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The New Zealand Railways Magazine, Volume 11, Issue 8 (November 2, 1936)

Railway Progress in New Zealand. — General Manager's Message. — What the Railways can do for the Public

page 8

Railway Progress in New Zealand.
General Manager's Message.
What the Railways can do for the Public.

The many things that the Railways can do for the public are not so fully realised as could be wished, although there are none of the major services that are not advertised in some way or other. It is the little incidental services, that come “all in the day's work” for the average railway-man, with which the public are not so familiar, and it is this class of service which cannot be too widely made known. For instance, a business man told me recently how greatly he appreciated a telephone call which the guard of his train had been able to arrange for him some stations ahead.

This was a small thing from the railway point of view, and the guard was only acting in the spirit expected of members of the service when dealing with its clients, but it evidently meant much to the man and the business concerned, and was gratefully acknowledged accordingly.

I would like the public to regard every railway-man as a friend in all matters, and especially those associated with transport, and to ask freely for advice, information, and assistance in these matters. Railway-men should be ever ready to help in unanticipated ways, using the great resources of the whole national transportation system for the benefit of the Department's customers. What is done on other railways along these lines has been summarised interestingly in “Railway Information,” a publication of the British Railways Press Office, London. It instances “water for the dog on the journey, letters by train, the sending of telegrams from the train, break of journey, connections, luggage in advance, tickets in advance, holiday zone season tickets, invalid travel, rugs and pillows, refreshments, save to travel, reduced rates for motor-cars, cheap tickets for bicycles and dogs, storage of cycles, warehousing railhead distribution, town cartage.”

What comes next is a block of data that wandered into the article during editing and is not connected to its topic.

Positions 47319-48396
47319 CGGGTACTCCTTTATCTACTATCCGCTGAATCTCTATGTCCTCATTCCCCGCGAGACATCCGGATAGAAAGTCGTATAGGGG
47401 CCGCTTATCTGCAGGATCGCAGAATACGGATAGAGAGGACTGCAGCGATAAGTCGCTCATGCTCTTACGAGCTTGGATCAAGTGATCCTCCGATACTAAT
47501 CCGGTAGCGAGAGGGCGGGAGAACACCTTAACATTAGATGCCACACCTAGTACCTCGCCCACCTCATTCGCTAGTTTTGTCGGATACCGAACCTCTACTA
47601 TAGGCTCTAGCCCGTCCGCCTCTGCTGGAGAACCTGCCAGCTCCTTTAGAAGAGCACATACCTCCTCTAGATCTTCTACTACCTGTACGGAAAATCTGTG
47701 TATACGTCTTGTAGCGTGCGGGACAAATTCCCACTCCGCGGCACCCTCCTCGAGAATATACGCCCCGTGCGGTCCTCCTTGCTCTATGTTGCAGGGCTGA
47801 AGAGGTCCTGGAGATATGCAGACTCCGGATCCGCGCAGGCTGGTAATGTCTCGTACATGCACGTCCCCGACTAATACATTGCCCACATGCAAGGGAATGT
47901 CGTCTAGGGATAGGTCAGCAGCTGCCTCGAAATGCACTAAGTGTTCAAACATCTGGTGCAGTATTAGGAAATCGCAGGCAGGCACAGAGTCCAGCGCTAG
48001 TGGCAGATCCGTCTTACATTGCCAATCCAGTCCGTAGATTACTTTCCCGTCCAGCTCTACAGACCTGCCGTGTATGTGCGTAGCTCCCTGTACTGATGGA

Most of the above services and many others not mentioned, are given as incidental to the usual run of business on the railways of New Zealand. Household removals with no bother at all to the householder; paddocking and watering livestock on long journeys; watchful care over children; a comprehensive range of all travelling requirements at Railway bookstalls and refreshment rooms; advice and guidance in travel or the despatch of goods to any part of New Zealand; checking luggage to any station, and to and from overseas vessels at the main ports; portable railway booking offices alongside arriving liners at Auckland and Wellington for booking passengers and checking or stowing luggage; business agents at call to explain and assist in transport arrangements; special compartments for hire on trains; customs clearance service at principal ports for country clients; the issue of a Locality Guide giving the names and distance from the nearest railway stations of all places where people live in New Zealand—all these, and many other aids to transport are given as part of the general service provided by the railways of this country.

I would ask the staff to place a full appreciation on the value of these services to the public and to help in making them known as widely as possible so that customers (actual and potential) may make the most effective use of the facilities provided for them by the National Transportation System.

General Manager.